Water is considered Kafranja Dam in northern Jordan as a source Important for surface waters, and of great importance to local communities. A recent study was conducted to evaluate the quality of this water from physical and chemical aspects during the summer and winter seasons of 2019.
Many countries in the world today suffer from major challenges in the field of water scarcity, and among these countries, the Hashemite Kingdom of Jordan stands out as one of the prominent examples. The severe shortage of water resources in Jordan represents an increasingly difficult challenge for its population, as the country’s annual per capita water consumption rates exceed less than 100 cubic meters per year, well below the international limit of the water poverty line of 500 cubic meters per year per capita [Ministry of Water and Jordanian Irrigation, 2017].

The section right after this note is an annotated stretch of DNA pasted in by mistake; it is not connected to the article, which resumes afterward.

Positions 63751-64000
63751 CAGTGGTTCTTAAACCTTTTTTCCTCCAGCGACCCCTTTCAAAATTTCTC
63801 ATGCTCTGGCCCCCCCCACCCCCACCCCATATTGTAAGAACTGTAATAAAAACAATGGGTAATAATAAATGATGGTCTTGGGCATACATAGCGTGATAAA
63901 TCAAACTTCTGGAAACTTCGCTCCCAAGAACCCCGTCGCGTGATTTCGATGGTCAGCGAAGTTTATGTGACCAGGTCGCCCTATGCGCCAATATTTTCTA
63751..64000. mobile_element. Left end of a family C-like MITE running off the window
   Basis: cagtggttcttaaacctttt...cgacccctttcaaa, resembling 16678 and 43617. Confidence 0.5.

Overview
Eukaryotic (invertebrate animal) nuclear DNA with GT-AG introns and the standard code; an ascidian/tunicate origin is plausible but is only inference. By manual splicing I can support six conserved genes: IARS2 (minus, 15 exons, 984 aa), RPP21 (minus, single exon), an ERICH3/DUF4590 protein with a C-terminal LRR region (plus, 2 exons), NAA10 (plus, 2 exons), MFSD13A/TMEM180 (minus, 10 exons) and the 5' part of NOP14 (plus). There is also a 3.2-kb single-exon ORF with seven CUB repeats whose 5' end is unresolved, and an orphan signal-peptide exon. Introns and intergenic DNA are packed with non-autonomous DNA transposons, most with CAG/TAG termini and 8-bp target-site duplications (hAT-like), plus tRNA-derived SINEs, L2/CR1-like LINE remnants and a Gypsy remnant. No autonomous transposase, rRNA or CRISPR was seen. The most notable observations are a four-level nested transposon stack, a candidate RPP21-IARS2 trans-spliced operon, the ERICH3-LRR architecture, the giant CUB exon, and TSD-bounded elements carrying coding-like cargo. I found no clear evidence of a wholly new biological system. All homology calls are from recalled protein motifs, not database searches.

These challenges increase when we take into account that the uses of available water resources in the country are expected to increase by up to 60% by 2025, which increases pressure on these resources and exacerbates the water crisis [Jordanian Ministry of Water and Irrigation, 2016]. Therefore, it becomes necessary to address this current situation that Jordan is going through and the factors that contributed to its aggravation.
In addition, it should be noted that Jordan is a country with an arid and semi-arid climate, with 90% of its lands classified as dry lands, and its climates vary between desert regions to the northern and western high-altitude regions that witness a moderate climate and the Jordan Valley regions, which are characterized by a semi-tropical climate. . Total annual rainfall ranges from 100 mm in the southeastern deserts to 600 mm in the northern highlands, with more than 91% of the country receiving less than 200 mm of rainfall [Frenken, 2009; Ministry of Environment, Water and Environment and UN Development, 2014].